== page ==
Boris Johnson must keep his promise and get Whitehall 'Blob' done

“SCHOOLS are safe and should stay open. The threat to kids is very very small.”

Red tape is “absurd”. Lockdowns “only buy you time”.

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This was bullish Boris ­Johnson on Andrew Marr Show.

For a moment it seemed the new slimline PM, looking fit as a butcher’s dog, was ready to liberate Britain from PoW ­status and give the drowning UK economy the kiss of life.

Instead, he heralded a draconian winter-long Tier 5 lockdown until we’ve all been jabbed — around Easter if we’re lucky, and over a year since the bug from China hit our shores.

“It may be that we need to do things in the next few weeks which may be tougher,” Boris told the BBC — including, it seems, shutting those same “safe” schools.

Labour leader Keir Starmer piled in, demanding a stringent lockdown by the end of today.

Just days ago we were ­celebrating New Year with the twin joys of Brexit and a home-grown vaccine to exterminate the wretched virus.

We raised our glasses to this miraculous double whammy while Boris hailed 6,000 big-hearted Sun readers who have so far signed on to our Jabs Army of helpers at vaccination centres.

Today, some of the wind has gone out of those ­celebrations. Non-Covid care for cancer, heart disease and mental health is back on hold.

Questions need answers. Union militants have declared Covid-camouflaged political war, shutting schools and sabotaging young people’s life chances.

Why are we allowing this?


Yet again, crucial exams will be cancelled. Low-income ­families and single parents will be hardest hit, struggling with home-learning and unable to afford essential laptops.

Ofsted chief Amanda Spielman warns lockdown kids are already forgetting how to ­handle a knife and fork, let alone their “three Rs”.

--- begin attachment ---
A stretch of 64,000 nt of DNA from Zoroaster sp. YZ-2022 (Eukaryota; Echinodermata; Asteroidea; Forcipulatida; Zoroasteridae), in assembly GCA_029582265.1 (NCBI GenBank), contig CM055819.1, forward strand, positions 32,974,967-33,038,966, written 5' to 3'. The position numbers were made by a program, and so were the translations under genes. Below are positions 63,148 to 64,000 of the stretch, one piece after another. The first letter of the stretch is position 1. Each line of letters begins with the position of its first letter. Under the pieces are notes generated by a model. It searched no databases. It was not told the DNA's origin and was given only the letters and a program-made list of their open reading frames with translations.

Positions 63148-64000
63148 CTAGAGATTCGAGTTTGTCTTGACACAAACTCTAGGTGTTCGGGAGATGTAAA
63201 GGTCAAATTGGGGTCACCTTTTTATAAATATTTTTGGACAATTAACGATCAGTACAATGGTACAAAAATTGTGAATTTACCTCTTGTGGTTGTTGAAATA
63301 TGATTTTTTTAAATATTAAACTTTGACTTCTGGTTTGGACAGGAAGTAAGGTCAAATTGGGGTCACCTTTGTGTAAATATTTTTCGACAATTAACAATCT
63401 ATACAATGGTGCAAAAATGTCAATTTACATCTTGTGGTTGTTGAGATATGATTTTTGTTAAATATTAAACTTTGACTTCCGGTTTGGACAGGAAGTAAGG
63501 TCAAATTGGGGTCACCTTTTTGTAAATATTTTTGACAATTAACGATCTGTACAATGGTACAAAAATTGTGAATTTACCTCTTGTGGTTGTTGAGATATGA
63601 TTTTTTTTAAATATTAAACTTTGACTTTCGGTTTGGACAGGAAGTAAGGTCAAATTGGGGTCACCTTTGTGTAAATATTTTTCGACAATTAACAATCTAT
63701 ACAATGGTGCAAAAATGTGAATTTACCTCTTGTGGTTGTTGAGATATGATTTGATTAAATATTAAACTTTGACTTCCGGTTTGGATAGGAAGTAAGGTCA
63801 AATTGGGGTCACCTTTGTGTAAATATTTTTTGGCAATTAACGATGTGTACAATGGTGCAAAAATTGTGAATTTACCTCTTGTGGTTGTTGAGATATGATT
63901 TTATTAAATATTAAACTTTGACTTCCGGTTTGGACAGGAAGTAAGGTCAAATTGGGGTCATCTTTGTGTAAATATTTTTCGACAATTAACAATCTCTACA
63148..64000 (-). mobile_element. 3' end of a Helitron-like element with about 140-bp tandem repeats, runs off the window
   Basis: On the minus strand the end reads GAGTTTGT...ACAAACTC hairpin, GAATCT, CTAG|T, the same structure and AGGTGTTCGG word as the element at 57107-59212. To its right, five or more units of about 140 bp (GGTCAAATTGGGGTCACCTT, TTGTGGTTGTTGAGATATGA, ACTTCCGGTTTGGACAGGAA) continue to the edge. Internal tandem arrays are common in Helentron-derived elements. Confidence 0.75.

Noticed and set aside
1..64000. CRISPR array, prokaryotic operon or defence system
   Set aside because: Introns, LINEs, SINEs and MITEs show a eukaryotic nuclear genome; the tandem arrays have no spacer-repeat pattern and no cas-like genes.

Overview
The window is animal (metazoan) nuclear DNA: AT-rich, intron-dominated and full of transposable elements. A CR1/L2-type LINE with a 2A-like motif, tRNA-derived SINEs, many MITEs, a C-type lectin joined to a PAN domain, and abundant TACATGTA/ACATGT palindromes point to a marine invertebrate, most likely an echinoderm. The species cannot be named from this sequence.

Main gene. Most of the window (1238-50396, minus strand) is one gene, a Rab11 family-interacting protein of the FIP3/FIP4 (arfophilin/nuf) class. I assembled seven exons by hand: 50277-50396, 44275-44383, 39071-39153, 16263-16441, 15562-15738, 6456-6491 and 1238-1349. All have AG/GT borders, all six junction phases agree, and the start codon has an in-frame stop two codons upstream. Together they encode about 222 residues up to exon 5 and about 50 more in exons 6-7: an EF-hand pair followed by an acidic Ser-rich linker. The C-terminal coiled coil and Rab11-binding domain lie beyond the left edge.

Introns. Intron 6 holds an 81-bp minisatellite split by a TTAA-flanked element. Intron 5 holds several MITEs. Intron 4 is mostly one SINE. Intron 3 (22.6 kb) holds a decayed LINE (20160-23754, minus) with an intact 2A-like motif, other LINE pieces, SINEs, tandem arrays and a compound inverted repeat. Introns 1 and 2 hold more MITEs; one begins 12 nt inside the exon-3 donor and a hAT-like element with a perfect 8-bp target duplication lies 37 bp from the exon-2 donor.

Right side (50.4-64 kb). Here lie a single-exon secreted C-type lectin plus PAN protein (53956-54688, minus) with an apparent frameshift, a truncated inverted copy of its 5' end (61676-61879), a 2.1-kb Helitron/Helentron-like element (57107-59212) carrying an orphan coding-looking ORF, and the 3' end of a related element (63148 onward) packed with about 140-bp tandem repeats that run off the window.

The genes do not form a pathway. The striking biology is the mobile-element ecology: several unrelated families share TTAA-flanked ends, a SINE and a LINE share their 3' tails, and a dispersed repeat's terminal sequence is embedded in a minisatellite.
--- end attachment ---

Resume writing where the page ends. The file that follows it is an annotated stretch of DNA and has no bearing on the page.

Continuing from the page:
“Children’s lives cannot just be put on hold while we wait for vaccination programmes to take effect,” she said.

Jubilation over our home-grown Oxford miracle vaccine already looks hasty, with ­Britain pipped to the post by countries including India and Israel, who are powering ahead with our Oxford serum.

We can develop the best ­vaccines in the world but they are useless until they are jabbed into someone’s arm. We have a target of two million a week. Why can’t we double that?

A blame game is already under way, with Public Health England claiming AstraZeneca is not pumping out enough serum. The pharma giant insists there is no shortage. Who is right?

Once again, state-run PHE seems to have been caught short.

Retired doctors and nurses volunteered in droves to administer the serum as soon as it was approved.

Today, instead of dishing out life-saving jabs, they are ­tangled in red tape over “radicalisation”, dispute management and fire safety.


Why has Matt Hancock taken until now to act? The bug’s new fast-spreading mutant has also caught the lumbering NHS on the hop.

Hospitals across the country are bursting at the seams with Covid patients waiting in ­corridors and ambulances.

Why did we waste £220million on empty Nightingale hospitals?

They cannot be used because of staff shortages. An astonishing 85,000 NHS staff are off sick or self-isolating — some citing chronic obesity.

Why is the NHS among the worst offenders for civil service absenteeism, which costs tax-payers £400million a year?

Don’t get me wrong. I bow to nobody in my admiration for NHS frontline workers.

Having experienced the ­marvels of A&E care for a family member twice over the ­Christmas break, I believe they deserve a round of applause every day of the week.

I can’t say the same for all 5.5million in the bloated public sector — including those militant teachers.

Yet far from making the civil service leaner and ­fitter, Boris is planning on ­hiring a million more.

“My commitment to recruit more teachers, nurses, police officers and other frontline workers is unwavering,” says the PM.

“We have made good progress this year, but 2021 will be a year of growth and renewal.”

What happened to his ­promise to take on the ­notorious Whitehall “Blob”?

People keep writing Boris off

IT is extraordinary how, with four years to an election, Brexit done and – for all the hiccups above – a miraculous vaccine on stream, people keep writing Boris off.

Our sister paper, The Sunday Times, warns he is ­losing those Red Wall voters who swarmed into the Tory fold last year and facing a schism with ­Scotland after the May elections.

Andrew Marr – declaring himself “a Scotsman talking to an Englishman” – wanted to know if Boris was ready to step down quite soon.

Calm down, dears! With the advantage of boundary changes, a rebounding economy and the slow disintegration of the EU, all this sounds a bit like wishful thinking.

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